Apple has a lot of signature branding — rainbow fruit, flowing curves in case design, the occasional reality distortion field (via Business Insider) — but perhaps no quality distinguishes the House of Cupertino’s products more clearly than its adamant dislike of buttons.
Although, except for quantum computing, every computer system is a bank of switches (per FutureLearn). Apple began removing clicky physical buttons from its products as soon as it was technologically workable. It’s never stopped. Apple’s design philosophy has consistently allowed the graceful design to overlay the guts of its machines, resulting in computational ecosystems that work with little user access to what programmers refer to as the device’s bare metal (via Techopedia).
The iPhone, which is smooth, easy to use, and almost entirely devoid of external features, is both Apple’s most successful product (according to Business of Apps, 52% of Apple’s revenue will come from iPhone sales alone in 2022) and the best example of its design philosophy. In keeping with that, supposedly, one of the iPhone’s final physical components will become extinct as of iPhone 15.
Cirrus Logic, a Texas-based semiconductor manufacturer, has hinted that it will build haptic inputs for the next iPhone, eliminating the need for physical power buttons, according to MacRumors. We’ve already written an in-depth explanation of haptic input and feedback, but the short version is that haptics is tactile information provided by a designer that isn’t the direct result of a user’s interaction.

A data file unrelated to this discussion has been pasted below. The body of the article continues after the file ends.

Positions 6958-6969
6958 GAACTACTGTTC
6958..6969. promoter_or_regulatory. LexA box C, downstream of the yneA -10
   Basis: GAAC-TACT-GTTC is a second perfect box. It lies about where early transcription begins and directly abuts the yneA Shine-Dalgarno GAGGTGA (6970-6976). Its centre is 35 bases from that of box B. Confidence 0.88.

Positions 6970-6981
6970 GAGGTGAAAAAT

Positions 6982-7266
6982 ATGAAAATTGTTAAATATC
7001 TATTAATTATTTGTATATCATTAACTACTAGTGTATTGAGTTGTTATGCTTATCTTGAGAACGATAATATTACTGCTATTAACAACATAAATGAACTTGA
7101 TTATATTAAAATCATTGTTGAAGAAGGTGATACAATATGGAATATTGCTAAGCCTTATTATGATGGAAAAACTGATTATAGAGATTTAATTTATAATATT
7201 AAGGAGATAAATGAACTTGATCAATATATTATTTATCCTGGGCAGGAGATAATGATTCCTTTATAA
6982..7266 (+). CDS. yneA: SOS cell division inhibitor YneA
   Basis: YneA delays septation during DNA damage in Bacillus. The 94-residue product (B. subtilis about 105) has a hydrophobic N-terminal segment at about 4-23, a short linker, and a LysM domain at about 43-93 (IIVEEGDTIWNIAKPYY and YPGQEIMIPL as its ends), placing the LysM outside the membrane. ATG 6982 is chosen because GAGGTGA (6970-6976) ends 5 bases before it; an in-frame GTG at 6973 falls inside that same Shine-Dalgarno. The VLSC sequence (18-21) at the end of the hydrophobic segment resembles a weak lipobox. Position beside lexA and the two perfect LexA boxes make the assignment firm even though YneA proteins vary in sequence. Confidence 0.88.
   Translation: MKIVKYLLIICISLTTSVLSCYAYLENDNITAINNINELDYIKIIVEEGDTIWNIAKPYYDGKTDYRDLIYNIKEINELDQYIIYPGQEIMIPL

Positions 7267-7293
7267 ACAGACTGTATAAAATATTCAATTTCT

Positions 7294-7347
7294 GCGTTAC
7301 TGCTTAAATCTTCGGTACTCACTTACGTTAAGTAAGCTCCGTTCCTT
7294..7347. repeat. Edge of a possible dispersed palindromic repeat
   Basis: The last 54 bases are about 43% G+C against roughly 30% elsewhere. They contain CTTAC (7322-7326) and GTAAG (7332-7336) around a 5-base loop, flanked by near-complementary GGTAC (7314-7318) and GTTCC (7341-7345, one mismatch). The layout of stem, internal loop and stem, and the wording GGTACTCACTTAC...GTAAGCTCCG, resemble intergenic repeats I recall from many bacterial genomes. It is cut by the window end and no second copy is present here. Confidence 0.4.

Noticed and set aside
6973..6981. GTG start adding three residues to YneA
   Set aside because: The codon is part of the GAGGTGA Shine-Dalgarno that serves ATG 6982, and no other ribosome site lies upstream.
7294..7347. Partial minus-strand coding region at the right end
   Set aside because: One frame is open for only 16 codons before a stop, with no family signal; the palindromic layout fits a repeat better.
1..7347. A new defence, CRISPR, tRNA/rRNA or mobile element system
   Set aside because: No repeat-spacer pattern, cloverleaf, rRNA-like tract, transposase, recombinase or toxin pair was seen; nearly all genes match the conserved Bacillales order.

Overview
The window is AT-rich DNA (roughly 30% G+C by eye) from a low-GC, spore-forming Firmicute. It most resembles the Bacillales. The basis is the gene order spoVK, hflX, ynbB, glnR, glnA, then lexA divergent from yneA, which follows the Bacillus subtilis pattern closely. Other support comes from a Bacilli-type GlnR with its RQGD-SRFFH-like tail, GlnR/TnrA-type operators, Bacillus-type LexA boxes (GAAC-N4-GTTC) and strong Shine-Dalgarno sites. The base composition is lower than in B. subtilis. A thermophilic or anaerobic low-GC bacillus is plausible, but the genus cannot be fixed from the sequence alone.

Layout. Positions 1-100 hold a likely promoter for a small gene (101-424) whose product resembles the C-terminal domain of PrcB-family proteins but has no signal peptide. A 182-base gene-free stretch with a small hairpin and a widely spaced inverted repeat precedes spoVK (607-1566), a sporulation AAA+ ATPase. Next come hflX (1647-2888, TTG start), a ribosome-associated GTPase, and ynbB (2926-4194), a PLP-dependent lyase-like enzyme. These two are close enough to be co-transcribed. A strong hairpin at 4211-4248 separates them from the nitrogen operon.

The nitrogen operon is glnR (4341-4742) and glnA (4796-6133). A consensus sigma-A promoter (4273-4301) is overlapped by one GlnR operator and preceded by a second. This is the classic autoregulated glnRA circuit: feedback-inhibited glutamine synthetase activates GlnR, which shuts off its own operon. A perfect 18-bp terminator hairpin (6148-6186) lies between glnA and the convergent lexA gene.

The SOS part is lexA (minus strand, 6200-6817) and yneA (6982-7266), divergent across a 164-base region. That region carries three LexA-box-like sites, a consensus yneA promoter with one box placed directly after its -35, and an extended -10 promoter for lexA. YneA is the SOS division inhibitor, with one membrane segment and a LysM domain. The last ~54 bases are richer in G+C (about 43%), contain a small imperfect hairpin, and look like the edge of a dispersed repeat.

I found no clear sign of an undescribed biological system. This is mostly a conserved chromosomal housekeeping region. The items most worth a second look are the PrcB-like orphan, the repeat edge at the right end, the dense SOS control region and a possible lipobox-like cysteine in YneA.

Consider starting a car. Physical feedback occurs when you turn the key and feel the engine kick. Haptic feedback occurs when you start a car’s engine in a video game and the button vibrates and the screen shakes without the use of an engine. One occurs because an engine has moved. The other occurs because of a programmer’s instruction.
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Haptics is neither better nor worse than physical inputs. Physical inputs give the user more control over their machine. It has damaged many good cars because an overly enthusiastic driver rode the starter motor until it broke. In contrast, haptics’ looser connection between the user and machine may leave the user helpless when the machine fails.
In summary, haptic power buttons on the iPhone may be a plus or a minus. We won’t know until we have one to play with. For the time being, we can say that the rumor is fairly well-founded. Apple may have discovered another button to destroy.